Much like David Bowie, Prince’s death this week has seen an outpouring of emotional tributes from all over the world. News broadcasts have been dominated by even the tiniest of details of the story, while social media has been saturated with personal tributes to the performer.
If Brooke Cotchin wants to make a social media post of love and support for her embattled husband good on her. I am sure it would have been profoundly meaningful to the man it was intended for and I am surprised anyone else thought it worthy of commenting on, let alone criticising. But that is the price you pay when you choose to make a statement on social media- it is no longer private and you are inviting anyone that wants to make comment to do so.
Have been a massive fan of Steven fry in the past. Both his excellent comedy and his political observations. So I was amazed and aghast to see the clickbait-sounding article quoting him as telling victims of abuse to, “Get over it.”
Unsurprisingly, many have been quick to lambast him for what they see as victim bashing. And I have absolutely no problem with people drawing that conclusion IF they have seen the full interview or read the full transcript. Unfortunately many people will have drawn a strong opinion about Fry’s words just from reading the headline or being told about it. This is similar to the reaction to Adam Goodes’ Australia Day speech and underlines the importance of thinking for ourselves and checking things we hear that don’t sound right.
After my read back of the full transcript, I felt Fry to be anything but callous to the hurt and trauma suffered by victims of abuse. What he seemed to be doing was highlighting a behavioural pattern that he feels is more destructive and insidious than people realise. However that doesn't mean it wasn't a poor choice of words for a man of Fry’s intelligence and vocabulary.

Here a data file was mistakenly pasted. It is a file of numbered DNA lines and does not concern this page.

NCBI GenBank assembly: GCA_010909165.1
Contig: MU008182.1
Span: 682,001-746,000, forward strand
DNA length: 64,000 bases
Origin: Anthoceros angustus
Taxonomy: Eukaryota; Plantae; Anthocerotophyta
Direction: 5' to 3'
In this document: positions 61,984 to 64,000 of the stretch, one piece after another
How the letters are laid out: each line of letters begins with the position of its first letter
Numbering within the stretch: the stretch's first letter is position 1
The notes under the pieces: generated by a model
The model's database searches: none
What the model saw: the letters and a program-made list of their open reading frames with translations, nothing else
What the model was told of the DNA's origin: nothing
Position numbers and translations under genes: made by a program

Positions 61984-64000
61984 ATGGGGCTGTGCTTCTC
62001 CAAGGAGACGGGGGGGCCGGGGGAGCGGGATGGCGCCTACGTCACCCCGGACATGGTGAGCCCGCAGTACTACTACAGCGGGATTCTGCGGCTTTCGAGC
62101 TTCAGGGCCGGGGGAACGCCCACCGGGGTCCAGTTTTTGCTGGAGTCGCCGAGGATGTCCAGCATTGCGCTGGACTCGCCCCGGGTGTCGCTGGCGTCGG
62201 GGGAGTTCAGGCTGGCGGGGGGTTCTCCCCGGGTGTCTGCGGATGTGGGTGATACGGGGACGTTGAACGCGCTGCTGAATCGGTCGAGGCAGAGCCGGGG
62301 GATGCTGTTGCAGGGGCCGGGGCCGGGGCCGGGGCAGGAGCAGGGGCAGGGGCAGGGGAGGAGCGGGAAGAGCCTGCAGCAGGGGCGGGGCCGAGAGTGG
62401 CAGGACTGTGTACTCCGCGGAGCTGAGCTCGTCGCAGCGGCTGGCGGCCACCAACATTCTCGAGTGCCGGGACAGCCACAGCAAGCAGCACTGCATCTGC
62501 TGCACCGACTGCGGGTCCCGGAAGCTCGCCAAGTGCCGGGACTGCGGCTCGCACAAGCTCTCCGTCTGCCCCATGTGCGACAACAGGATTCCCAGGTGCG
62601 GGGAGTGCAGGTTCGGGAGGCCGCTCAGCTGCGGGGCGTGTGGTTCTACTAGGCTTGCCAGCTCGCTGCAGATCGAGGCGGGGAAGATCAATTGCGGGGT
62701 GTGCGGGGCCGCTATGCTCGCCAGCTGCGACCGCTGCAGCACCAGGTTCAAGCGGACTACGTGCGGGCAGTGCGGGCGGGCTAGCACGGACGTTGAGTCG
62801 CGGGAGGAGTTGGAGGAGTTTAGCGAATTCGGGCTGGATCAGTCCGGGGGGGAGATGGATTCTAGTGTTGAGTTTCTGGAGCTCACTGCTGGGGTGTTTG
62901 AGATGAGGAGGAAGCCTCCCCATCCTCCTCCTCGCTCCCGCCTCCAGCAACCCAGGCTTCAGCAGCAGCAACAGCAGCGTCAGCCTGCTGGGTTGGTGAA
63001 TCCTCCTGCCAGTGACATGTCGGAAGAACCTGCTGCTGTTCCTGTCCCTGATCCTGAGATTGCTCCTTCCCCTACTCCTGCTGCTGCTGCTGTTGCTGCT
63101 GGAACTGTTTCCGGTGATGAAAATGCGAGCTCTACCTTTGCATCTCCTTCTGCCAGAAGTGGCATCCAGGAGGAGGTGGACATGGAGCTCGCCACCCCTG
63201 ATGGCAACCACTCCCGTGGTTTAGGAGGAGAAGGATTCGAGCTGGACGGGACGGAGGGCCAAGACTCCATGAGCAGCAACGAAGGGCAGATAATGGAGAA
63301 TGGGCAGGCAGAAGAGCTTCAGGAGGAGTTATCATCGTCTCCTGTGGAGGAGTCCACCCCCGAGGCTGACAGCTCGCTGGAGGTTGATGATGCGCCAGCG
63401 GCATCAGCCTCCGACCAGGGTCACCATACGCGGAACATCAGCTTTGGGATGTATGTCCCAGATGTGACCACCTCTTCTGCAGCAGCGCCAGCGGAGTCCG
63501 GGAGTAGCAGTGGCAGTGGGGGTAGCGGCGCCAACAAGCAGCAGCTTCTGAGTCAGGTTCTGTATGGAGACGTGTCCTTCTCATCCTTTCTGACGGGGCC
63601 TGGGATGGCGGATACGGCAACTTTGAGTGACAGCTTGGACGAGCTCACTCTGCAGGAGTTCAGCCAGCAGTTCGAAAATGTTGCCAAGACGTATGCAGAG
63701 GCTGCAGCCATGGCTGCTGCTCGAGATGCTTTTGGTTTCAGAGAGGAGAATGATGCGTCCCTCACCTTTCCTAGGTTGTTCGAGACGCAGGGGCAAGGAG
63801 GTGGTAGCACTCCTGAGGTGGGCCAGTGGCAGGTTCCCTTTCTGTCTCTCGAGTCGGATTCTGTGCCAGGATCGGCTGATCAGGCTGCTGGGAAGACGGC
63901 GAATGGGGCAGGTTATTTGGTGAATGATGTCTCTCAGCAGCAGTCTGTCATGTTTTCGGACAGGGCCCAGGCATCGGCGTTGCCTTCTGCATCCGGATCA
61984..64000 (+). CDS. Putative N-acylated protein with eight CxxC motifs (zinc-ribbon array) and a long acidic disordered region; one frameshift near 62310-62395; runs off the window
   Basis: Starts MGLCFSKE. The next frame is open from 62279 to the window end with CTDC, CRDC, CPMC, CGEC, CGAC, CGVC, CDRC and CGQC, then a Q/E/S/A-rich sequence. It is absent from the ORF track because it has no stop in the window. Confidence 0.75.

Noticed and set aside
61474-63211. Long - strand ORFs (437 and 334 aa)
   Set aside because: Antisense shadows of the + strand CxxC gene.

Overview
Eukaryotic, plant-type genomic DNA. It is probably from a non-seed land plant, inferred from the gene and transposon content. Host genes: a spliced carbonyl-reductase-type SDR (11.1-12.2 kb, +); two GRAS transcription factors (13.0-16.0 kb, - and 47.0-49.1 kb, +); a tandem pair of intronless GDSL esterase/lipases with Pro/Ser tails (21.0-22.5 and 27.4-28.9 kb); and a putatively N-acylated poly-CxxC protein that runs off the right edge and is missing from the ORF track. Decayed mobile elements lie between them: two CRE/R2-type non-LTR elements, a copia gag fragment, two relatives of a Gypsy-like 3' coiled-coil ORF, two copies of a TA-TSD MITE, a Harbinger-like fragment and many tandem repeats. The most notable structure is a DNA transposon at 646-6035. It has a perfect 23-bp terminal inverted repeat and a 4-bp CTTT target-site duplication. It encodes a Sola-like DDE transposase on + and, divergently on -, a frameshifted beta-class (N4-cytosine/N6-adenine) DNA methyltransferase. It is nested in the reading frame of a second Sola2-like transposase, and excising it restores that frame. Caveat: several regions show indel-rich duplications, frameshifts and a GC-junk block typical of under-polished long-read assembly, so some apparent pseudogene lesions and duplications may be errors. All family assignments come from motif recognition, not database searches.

I have said previously that the intent behind words or actions count for little when they have significant effects on others and Fry’s words certainly generated outrage from victims groups in many parts of the world. He cannot undo the offence and hurt he caused by clarifying his position. However there is little he can do to fix undo that. He now must live the fact that his words would have been felt as hurtful by many.
I don’t deny that there are certain disadvantages that come from living in this wonderful state, but I think it is important that we don’t start getting too wrapped up in the unfairness of it all. There is a danger in letting our sense of entitlement get in the way of reality.
So while we pay more for certain commodities down here and most vocations earn comparatively lower than their mainland equivalents, we also have cheaper housing, beautiful surroundings and lifestyle opportunities that most people would kill for.
So I have seen a lot of strong opinions expressed on social media recently about the case of Ben Batterham being charged for the death of Ricky Slater-Dickson.
On the face of it, I can understand the logic behind some of the strident objections to a home owner facing any charges for, “…defending his property,” as most of his supporters describe it. However there are a few complicating factors (including two distraught families) that make this case a little less black and white for my part.